Every Rose Has Its Thorn

01-Aug-08 12:00 PM by
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Remember Father's Day? I didn't think so. It was a 1997 comedy with Billy Crystal and Robin Williams in which the perfect strangers hit the road to find the son one of them never knew they had — and to find out which one is the father.

Cross this film's plot with Mamma Mia!, subtract the comedy and soundtrack, and you get Broken Flowers, a 2005 film starring Bill Murray. I never heard of this movie when it hit theaters, but as with The Squid and the Whale, it was on my list of "20 Essential Break Up Movies", and I've been a fan of Bill Murray's serious side ever since Lost in Translation and The Razor's Edge. A friend recently criticized this actor's inability to be serious, a sentiment I found appalling — until I saw this film.

It's boring. 2001 boring. There are prolongated sequences of absolutely nothing happening. Murray spends the film's first half-hour mopingly contemplating an anonymous letter he's received that suggests a lover of two decades past has born him a vagabond son he's never known. Begrudgingly curious, he sets out to find the mother of his child. After that slow setup, we're then presented with a series of vignettes as Murray awkwardly encounters his past loves, with all parties exhibiting the symptoms of deipnophobia. Throughout it all, he expresses almost no emotion, which makes his character's reputation as a Don Juan unbelievable. The ending brings the audience no closure — a sort of romantic Rashômon, where we can choose which of four stories to believe, if any, but with none of them offering any satisfaction.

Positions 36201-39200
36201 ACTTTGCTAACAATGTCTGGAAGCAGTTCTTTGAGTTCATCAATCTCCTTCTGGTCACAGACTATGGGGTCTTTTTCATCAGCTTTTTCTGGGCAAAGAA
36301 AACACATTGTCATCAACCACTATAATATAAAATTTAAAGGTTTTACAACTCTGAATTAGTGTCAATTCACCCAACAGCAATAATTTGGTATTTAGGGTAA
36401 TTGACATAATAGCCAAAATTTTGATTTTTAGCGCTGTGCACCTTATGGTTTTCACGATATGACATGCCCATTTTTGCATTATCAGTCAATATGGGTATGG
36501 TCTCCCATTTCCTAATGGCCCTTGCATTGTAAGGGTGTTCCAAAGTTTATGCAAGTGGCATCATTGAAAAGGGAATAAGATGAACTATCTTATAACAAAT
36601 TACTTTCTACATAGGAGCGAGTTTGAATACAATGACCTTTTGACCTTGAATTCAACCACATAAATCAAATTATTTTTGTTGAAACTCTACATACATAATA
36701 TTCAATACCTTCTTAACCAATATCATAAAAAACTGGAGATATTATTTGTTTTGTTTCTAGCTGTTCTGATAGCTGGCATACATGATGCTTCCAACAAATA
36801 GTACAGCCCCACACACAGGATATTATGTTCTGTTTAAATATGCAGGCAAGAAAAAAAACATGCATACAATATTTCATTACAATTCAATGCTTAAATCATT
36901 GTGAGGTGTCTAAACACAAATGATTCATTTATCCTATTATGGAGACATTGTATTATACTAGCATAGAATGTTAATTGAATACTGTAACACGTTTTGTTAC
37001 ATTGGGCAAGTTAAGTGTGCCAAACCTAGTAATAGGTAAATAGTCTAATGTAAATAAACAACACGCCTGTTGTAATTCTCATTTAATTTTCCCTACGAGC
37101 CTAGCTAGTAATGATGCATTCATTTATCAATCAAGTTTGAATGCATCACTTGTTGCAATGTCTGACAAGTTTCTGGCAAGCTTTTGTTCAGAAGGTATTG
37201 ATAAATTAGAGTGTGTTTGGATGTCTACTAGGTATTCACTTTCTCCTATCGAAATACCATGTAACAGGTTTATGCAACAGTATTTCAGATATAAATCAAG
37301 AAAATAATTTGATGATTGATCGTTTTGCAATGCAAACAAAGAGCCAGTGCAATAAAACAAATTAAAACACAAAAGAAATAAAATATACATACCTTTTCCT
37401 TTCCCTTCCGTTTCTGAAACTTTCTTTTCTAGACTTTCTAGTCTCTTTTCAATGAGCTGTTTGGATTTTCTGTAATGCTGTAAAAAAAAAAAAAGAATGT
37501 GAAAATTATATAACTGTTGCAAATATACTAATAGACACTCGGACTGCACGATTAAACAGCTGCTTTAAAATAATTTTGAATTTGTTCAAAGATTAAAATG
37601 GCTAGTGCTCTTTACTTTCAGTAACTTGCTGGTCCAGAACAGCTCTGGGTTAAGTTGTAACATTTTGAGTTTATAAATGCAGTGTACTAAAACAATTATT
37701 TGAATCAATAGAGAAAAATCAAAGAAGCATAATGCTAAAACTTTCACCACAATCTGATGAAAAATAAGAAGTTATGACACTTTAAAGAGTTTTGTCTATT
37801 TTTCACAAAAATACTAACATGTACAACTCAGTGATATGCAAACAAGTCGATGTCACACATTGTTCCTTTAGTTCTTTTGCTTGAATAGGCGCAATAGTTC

This is the second movie I've rented that fit this description: "Going through a breakup? Whether you're looking for escapism or self-assessment, laughs or bitter revenge, these are some of the best movies ever to deal directly with the end of a relationship and the world that awaits." Neither film was what I expected. When I'm fresh out of a break-up, I don't want to see other people in bad relationships, or even in any kind of relationship. A good breakup movie should celebrate the joys of bachelorhood and focus on the opportunities brought by this newfound freedom. In my case, and now that I know better, I'd exercise the freedom to not watch this movie.

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